Women's World Cup: an event with a history of more than three decades

Officially, the first Women's World Cup took place in 1991. However, this is a long-standing sporting event

Women's World Cup: an event with a history of more than three decades

The first women's soccer event known was in 1895, in London. The same was carried out despite being banned by the Football Association of that country. That competition was disputed between the teams of the north and south of the city, being victorious the British Ladies FC. According to UPN Virtual, two decades later, due to the development of the First World War, companies allowed activities for women as a distraction.

Leer en español: Mundial Femenino de Fútbol: un evento que se disputa hace tres décadas

That's how the Dick Kerr's Ladies FC women's soccer team was created in honor of the ammunition plant where they worked. The success that this club obtained by the innumerable victories attracted the attention of many followers and allowed the growth of the discipline. In 1969, the Women's Football Association was founded and in 1971 the ban on the practice of soccer for women was repealed.

Almost three decades of the Women's World Cup

The international organization Street Football World reviewed on its website how long it took FIFA to officially recognize women's soccer. The FIFA Women's Invitation Tournament, organized in China in 1988, was the test event for the Women's World Cup.

In 1991, highlighted Street Football World, the Women's World Cup held in China, called the "First World Championship for Women's Football for the M&M's Cup", was approved thanks to the approval and support of the then president of FIFA, Joao Havelange. But not everything was wonderful as we may think.

The Guardian described the development of the event with lack of sponsorship, there was no money in the award and the meetings lasted 80 minutes. However, thanks to this championship, the International Olympic Committee (IOC) included the discipline in the female branch for the 1996 Atlanta Summer Olympic Games.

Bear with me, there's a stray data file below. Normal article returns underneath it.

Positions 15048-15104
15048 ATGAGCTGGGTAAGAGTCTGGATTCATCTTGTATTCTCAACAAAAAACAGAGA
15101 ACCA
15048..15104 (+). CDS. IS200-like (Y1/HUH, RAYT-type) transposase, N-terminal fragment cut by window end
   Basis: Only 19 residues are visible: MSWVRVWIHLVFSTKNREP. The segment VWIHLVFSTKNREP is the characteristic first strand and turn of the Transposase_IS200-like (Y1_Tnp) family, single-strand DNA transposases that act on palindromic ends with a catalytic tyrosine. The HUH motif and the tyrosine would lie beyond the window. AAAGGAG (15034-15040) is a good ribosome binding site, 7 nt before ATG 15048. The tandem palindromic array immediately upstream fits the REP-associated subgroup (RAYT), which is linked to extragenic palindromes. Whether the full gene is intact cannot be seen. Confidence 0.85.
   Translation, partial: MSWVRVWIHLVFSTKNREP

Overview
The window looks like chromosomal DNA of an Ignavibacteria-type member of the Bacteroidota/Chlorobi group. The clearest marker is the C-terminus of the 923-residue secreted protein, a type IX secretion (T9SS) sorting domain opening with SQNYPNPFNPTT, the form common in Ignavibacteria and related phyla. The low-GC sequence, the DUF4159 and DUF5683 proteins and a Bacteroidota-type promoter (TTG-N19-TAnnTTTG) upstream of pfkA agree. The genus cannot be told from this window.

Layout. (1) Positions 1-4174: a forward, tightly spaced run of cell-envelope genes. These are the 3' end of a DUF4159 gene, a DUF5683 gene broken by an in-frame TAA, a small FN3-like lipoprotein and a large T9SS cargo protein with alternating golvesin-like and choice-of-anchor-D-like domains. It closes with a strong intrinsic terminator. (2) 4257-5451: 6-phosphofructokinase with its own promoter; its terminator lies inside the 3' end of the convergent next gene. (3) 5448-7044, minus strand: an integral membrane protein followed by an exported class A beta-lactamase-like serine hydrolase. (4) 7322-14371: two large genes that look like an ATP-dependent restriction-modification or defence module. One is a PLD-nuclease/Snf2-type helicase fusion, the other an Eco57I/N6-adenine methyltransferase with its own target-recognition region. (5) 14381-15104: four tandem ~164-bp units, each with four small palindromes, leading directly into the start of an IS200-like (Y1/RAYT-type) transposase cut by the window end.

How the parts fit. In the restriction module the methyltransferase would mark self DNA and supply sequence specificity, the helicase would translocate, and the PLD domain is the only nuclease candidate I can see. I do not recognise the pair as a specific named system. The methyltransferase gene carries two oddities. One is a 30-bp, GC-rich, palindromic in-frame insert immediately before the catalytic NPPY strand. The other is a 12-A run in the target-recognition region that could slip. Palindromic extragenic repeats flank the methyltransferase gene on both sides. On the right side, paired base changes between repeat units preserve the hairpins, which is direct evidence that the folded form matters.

The following world cups are: Sweden 1995, that officialized the 90 minutes, as described by The Guardian; United States 1999, with a total of 90,185 people in the final U.S. vs. China; United States 2003; China 2007, in which money was introduced in the award for US $ 5.8 million, according to the same media; Germany 2011; Canada 2015; and France 2019.

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The average attendance figures per stadium in the Women's World Cup are low compared to the men's soccer event. According to the statistical portal Statista, in China '91 attended 19,615 people, in Sweden '95 attended 4,315 and in the USA '99 attended 37,319. Nonetheless, The Guardian highlighted the growing interest and investment in women's sport.

Latin America present

Among the Latin American teams that have participated in the editions of the Women's World Cup is Brazil, who has participated in all previous editions; Argentina, Colombia and Mexico that have participated in two editions; and Ecuador and Costa Rica that have participated in one. For the next Women's World Cup to be held in France in 2019, so far only the Brazil and Chile teams have classified, as reported by the South American Football Confederation (CONMEBOL) on its web portal.

The Women's World Cup is currently underway in the Sub20 modality, being held in France until August 24, with the participation of 16 delegations, including three Latin American ones: Brazil, Mexico and Paraguay, who were unfortunately eliminated in the first phase.

The gender gap in soccer

Despite some successful cases of narrowing the gender gap regarding benefits, not all are positive. According to the newspaper La Vanguardia, the U.S. Senate approved a resolution, a non-binding resolution, which requested the country's sports federation so that the athletes received the same salary benefits.

For its part, in New Zealand the Football Federation decreed the equitable distribution of image rights and salary parity, as reported by Tele13 of Chile. However, the Argentine newspaper Infocielo reported the precarious situation of Argentina's women's team, who were given a diet for training and a per diem of 150 pesos paid by the Argentine Football Association, which is still owed by the organization.

LatinAmerican Post | Gabriel Moros

Translated from "Mundial Femenino de Fútbol: un evento que se disputa hace tres décadas"

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